The equity market recovery continued this week as the oil price rebound, Federal Reserve comments regarding ‘patience’ in interest rate policies, and mid-level trade negotiations with China improved investor sentiment. The lack of progress on the government shutdown, which on Saturday will become the longest in history, apparently did not influence market sentiment. Fears of a recession subsided as the Russell 2000® Index led the markets with a 4.83% gain followed by Nasdaq (+3.45%); S&P 500® Index (+2.54%) and Dow Jones Industrial Average (+2.40%.) Furthermore, the World Bank projected 2.9% global economic growth for 2019, a slight decline from 3.0% actual (3.1% projected) in 2018. The revision reflects the trade uncertainties in the absence of formalized agreements.
Wednesday’s release of the Fed’s December meeting revealed that “many” said it could be “patient” about further policy firming, and that, "A relatively limited amount of additional tightening likely would be appropriate." And, comments this week by Fed Chairman Powell and Vice Chair Clarida reinforced the theme of patience. Many analysts now anticipate that, absent increased inflation, interest rates will remain at current levels at least through June. The December CPI Index fell 0.1% to 1.9% annually primarily due to a 7.5% decrease in the gasoline index; the decline confirms that inflation remains low despite wage growth and consumer spending. Sales reports for the strong holiday season reflected a wide divergence among retailers; Macy’s declined 19% after disappointing sales; PVH rose 6.8% with improved guidance. The recovery in oil prices continued as OPEC reiterated its commitment to achieve a balance in supply and demand. Saudi Arabia has already more-than fully implemented its agreed-upon productions cuts; the Kingdom has stated it needs $80 per barrel prices to balance its budget.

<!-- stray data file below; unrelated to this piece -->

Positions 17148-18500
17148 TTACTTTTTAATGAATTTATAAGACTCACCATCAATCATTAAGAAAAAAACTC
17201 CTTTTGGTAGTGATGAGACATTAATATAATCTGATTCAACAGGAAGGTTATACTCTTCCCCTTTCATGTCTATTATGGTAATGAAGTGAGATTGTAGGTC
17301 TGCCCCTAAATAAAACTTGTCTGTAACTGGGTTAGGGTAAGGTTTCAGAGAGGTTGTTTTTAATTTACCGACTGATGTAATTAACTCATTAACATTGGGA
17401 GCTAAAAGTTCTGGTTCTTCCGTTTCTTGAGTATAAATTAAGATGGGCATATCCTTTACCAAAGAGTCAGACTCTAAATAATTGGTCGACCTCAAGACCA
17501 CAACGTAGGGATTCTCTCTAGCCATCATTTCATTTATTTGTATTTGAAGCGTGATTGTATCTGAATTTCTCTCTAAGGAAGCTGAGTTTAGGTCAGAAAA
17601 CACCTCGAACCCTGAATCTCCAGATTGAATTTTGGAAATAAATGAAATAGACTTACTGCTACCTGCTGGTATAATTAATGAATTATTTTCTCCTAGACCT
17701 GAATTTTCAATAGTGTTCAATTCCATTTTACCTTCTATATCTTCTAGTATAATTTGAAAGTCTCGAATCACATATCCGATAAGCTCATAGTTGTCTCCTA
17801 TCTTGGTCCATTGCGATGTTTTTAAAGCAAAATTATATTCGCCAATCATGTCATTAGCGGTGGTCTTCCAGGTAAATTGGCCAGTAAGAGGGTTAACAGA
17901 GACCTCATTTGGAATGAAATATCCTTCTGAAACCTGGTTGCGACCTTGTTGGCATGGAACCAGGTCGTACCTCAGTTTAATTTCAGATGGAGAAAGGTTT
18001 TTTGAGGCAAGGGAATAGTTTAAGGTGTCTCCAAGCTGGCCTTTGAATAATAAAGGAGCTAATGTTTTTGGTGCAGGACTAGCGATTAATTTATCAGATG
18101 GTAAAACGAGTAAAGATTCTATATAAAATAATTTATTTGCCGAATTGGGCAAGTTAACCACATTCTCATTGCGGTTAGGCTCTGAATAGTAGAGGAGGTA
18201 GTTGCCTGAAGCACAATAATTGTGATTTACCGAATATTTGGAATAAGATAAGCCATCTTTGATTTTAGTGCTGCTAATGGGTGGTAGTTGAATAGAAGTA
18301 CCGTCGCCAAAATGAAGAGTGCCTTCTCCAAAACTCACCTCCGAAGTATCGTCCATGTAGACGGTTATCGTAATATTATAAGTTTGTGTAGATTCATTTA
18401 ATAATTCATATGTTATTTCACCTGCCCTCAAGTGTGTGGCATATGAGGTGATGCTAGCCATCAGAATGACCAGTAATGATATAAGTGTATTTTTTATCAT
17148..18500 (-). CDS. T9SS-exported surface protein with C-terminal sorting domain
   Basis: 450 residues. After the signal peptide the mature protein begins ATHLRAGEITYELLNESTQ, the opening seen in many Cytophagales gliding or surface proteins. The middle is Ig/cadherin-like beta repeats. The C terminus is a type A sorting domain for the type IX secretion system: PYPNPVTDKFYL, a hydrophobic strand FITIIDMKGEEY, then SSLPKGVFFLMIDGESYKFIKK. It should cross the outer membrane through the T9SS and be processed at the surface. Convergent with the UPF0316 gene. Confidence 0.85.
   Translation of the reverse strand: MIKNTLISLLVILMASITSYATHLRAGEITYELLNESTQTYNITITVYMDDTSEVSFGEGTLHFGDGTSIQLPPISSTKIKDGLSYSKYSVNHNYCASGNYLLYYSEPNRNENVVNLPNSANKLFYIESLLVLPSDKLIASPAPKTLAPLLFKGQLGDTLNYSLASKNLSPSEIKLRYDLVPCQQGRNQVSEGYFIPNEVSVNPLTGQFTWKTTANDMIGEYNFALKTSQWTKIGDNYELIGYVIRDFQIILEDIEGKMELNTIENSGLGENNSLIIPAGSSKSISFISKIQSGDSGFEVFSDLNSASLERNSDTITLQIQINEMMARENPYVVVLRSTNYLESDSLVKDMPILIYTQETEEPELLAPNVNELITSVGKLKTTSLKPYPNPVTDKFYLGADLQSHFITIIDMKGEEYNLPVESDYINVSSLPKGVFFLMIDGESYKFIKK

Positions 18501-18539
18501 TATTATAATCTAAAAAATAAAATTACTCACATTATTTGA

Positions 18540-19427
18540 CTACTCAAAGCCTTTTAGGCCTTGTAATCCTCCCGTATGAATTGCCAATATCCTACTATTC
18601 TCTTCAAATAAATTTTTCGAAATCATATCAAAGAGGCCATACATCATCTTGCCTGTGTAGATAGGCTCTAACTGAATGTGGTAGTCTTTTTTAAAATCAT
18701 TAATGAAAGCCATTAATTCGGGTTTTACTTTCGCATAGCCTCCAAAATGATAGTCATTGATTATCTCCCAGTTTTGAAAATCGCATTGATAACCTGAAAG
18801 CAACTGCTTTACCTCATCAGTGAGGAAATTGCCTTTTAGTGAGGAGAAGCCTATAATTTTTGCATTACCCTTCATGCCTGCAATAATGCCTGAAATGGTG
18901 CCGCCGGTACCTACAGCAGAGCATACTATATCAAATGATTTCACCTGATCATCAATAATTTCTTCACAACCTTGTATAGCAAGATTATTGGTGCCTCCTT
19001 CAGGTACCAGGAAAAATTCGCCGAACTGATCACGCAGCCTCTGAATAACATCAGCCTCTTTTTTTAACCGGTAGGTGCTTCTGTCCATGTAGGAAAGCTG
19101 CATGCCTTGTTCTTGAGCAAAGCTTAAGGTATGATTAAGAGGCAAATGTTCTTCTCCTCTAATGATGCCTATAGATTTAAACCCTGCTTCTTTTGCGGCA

Signs of progress emerged this week as trade negotiations in China were extended to a third day; further meetings will be held later this month in Washington. Vice Chairman Liu, who participated in this week discussions, will attend the U.S. meeting. Without elaborating, the U.S. trade delegation commented on a “good few days” of meetings.
Earnings season begins on Monday; Citigroup and then other major banks will report next week. Since the Great Recession, the economy has grown at a moderate pace with ebbs and flows over the period. This year, the Fed projects GDP growth of 2.3%; while lower than 2018, the rate would still be considered modest by historical standards. The stock market buying activity since the New Year is likely an unwinding of December’s worst-case scenario-driven trading. Many analysts lowered earnings expectations; and, stocks remain oversold. Further progress on trade, and positive corporate earnings reports and commentaries, may provide a catalyst for equity market gains over the next few weeks.
Source: Pacific Global Investment Management Company
Chart reflects price changes, not total return. Because it does not include dividends or splits, it should not be used to benchmark performance of specific investments.
Last Weeks Headlines: 1/14/2019
The number of job openings fell to 6.9 million on the last business day of November, the U.S. Bureau of Labor Statistics reported today. Over the month, hires edged down to 5.7 million, quits edged down to 3.4 million, and total separations were little changed at 5.5 million. Within separation...
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